Software development has traditionally been associated with strong left brain activity, i.e. a high degree of analytical skills applied in solving computing problems through logical reasoning and structured thinking down to the lowest level of granularity required by technology.
While this has remained at the core of a software developers’ psychological makeup the environment around them has constantly been evolving and changing, even more so in the last ten years. Technological advances have produced newer and newer types of infrastructure and utility software to work with (such as libraries and higher level languages). They were primarily intended to improve productivity by “canning” solutions to frequently encountered programming requirements so that developers could spend more time focusing on the business problem than on computing issues. At the same time, their introduction required less and less development effort on each layer of software architecture.
With so many readymade functions, layers and utilities available out of the box, the software developer’s job has slowly changed scope and focus, moving from being focused on a single area of technology skills required for one particular layer of an application software to being able to work with all the complementary technologies required to build a complete working application, including a front end, a middle (or business process) layer, and a backend which involves data storage and/or integration with other software. What this has also called for is for the software developer to increasingly become more creative as well, in terms of being able to produce solutions by picking and combining various techniques and technologies to create a whole. It has also required a better understanding of the user’s perspective, in particular, the user experience and user interface aspects of software.
In addition to being skilled with the technologies required to develop the front ends of applications, software developers today are frequently expected to also be able to conceptualize and design screen layouts, navigation flows and user interface elements. This ability has also been naturally facilitated by the adoption of certain agile development techniques which require developers to work closely with users, understand their needs and rapidly prototype entire working business functions starting with an understanding of how a user would interact with the system to be developed.
So now, in addition to be left-brained, but not as deeply perhaps, in some cases, the software developer must now also know how to use the right brain, to be creative not just in solution building, but also in creating good visual and functional user experiences. In other words, the developer must now also be a bit of an artist.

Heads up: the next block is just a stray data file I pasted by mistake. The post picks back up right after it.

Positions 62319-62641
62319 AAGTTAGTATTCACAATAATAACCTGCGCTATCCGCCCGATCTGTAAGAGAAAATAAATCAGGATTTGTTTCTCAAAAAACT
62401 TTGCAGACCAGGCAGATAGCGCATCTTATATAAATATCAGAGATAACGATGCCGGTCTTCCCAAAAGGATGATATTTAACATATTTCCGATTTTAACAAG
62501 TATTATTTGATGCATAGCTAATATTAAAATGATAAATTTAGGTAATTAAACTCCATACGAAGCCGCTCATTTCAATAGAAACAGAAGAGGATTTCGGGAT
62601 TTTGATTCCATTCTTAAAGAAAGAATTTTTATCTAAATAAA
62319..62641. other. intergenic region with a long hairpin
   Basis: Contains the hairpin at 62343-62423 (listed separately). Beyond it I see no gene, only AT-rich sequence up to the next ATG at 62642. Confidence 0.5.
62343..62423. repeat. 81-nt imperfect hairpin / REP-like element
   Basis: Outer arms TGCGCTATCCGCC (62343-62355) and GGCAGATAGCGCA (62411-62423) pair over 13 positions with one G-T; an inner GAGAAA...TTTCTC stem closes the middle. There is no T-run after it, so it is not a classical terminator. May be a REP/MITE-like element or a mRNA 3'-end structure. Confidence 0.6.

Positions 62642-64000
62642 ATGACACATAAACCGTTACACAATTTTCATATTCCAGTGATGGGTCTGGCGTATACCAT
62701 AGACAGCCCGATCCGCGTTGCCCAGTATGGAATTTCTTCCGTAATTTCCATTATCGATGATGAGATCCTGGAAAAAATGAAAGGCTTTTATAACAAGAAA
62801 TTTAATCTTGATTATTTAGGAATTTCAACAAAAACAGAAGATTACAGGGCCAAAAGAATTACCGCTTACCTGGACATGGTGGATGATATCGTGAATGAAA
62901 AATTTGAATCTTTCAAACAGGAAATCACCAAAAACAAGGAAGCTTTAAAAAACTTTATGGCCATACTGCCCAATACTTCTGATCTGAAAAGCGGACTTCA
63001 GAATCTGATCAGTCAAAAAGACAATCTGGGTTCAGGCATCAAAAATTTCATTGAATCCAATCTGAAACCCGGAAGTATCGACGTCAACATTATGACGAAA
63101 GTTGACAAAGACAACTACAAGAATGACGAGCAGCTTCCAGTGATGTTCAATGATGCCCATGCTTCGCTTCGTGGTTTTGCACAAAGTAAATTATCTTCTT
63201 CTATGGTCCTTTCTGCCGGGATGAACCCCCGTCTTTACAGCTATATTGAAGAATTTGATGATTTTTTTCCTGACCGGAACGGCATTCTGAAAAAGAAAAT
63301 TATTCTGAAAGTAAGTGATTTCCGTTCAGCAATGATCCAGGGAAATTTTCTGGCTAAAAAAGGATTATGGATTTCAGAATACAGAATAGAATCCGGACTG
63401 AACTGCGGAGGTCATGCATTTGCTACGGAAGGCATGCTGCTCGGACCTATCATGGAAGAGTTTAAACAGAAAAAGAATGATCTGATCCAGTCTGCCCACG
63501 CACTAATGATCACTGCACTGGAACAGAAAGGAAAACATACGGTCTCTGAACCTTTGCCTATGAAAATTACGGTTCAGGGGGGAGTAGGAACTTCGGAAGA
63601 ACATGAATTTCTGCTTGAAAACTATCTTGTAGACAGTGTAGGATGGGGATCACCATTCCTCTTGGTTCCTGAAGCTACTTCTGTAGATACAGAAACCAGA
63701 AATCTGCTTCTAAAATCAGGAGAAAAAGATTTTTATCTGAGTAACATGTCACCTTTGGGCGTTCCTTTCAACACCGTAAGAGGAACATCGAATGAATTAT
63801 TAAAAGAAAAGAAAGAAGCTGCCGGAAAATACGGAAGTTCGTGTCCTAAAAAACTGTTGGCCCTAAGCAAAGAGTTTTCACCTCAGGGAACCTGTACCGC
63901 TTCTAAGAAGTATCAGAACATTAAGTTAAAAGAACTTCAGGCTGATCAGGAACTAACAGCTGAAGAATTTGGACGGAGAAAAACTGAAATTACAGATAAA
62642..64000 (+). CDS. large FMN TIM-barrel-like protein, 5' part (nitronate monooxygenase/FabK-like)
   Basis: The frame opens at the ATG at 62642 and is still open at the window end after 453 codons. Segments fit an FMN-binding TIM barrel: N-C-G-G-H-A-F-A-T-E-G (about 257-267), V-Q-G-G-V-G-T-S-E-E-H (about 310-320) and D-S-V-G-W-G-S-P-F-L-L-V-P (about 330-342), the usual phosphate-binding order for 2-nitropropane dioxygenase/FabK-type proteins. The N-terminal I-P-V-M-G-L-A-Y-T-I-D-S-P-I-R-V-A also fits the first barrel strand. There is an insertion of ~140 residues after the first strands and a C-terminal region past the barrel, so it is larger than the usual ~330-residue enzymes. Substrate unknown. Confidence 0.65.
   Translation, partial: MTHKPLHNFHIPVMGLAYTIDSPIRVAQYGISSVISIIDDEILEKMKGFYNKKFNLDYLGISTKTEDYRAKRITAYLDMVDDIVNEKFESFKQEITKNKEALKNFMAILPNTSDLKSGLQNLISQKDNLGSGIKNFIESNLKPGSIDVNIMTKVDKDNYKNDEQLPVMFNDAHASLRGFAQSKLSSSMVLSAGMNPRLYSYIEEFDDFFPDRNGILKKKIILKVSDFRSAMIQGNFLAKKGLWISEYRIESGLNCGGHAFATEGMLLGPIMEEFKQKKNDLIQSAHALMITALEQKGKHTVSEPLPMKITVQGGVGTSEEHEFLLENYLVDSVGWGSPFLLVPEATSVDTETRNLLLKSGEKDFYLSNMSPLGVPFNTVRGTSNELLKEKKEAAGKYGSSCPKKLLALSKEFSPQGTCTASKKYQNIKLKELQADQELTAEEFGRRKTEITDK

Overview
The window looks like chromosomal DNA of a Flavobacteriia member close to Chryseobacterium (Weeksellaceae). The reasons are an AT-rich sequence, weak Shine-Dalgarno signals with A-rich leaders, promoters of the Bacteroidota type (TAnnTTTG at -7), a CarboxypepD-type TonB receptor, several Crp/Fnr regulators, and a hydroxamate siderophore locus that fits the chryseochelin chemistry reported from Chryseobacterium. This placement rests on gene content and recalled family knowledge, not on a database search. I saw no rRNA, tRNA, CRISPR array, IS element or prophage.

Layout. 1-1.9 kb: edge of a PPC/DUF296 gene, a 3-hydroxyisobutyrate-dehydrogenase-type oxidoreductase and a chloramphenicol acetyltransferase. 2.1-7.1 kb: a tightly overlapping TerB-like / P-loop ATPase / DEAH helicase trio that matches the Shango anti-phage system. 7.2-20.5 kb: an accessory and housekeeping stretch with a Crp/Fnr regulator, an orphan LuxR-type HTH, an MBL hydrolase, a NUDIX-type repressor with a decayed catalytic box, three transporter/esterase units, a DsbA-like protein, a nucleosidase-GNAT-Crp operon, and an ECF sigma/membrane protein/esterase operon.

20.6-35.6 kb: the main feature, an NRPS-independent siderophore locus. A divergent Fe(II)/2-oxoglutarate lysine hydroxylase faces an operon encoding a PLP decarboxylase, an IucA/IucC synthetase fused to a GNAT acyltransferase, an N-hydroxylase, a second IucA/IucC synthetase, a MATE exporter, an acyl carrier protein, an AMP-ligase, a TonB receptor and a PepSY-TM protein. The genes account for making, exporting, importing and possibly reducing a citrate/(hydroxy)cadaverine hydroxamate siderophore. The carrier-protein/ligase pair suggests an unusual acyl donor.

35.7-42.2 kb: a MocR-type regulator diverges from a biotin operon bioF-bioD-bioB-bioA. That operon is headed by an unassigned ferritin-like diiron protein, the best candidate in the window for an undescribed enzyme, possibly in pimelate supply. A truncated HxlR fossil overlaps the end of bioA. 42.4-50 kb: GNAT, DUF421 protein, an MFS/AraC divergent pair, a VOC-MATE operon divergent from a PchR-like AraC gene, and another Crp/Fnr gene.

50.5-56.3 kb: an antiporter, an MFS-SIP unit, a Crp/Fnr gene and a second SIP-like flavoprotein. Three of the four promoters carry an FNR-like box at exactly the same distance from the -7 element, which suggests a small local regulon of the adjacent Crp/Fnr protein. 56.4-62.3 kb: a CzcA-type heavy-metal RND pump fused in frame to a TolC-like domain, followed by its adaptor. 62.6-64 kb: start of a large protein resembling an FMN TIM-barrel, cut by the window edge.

Is this really the case? An artist is a person who produces works in any of the arts that are primarily subject to aesthetic criteria, whether it is visual arts or performing arts or applied arts. An artist is also someone who creates things with great skill and imagination.
There were days when we used to see any plain looking (but functional) applications or portals or websites, as a great work delivered by developers. Adding some intuitive improvements by images, navigation, flash or animation etc. used to get an award for the work. Then came the age of user experience specialists, who could focus on creating the concepts and details of great user experiences. But this, too, is a skill that is increasingly being expected of developers themselves, given the way software is developed today.
Now developers are not only expected to make their software functional but must also pay attention to creating a great user interface and user experience, just like an artist does. Many state-of-the-art apps are the result of imaginative and innovative ideas that produce a delightful end to end user experience. Moreover due to widely used social media, the users’ expectations have been elevated significantly. If one is not able to engage the user and not able to get the user back to the portal or app, then the functionalities of it are not much of use. In enterprise applications, if the users’ expectations are met then change management becomes so much easier for the management.
Nowadays developers have to consider functionality, visualize user interfaces and creative ways to user engagement, create great user experiences and follow an iterative process of continuing to improve the result more and more, pushing the boundaries of excellence. Like artists, developers need to use imagination, transform it into reality, fail and discard the work many times during the process, once done they need to fine tune it to give it a final touch to make it delightful for the users. Then, why shouldn’t we call software developers as code artists too?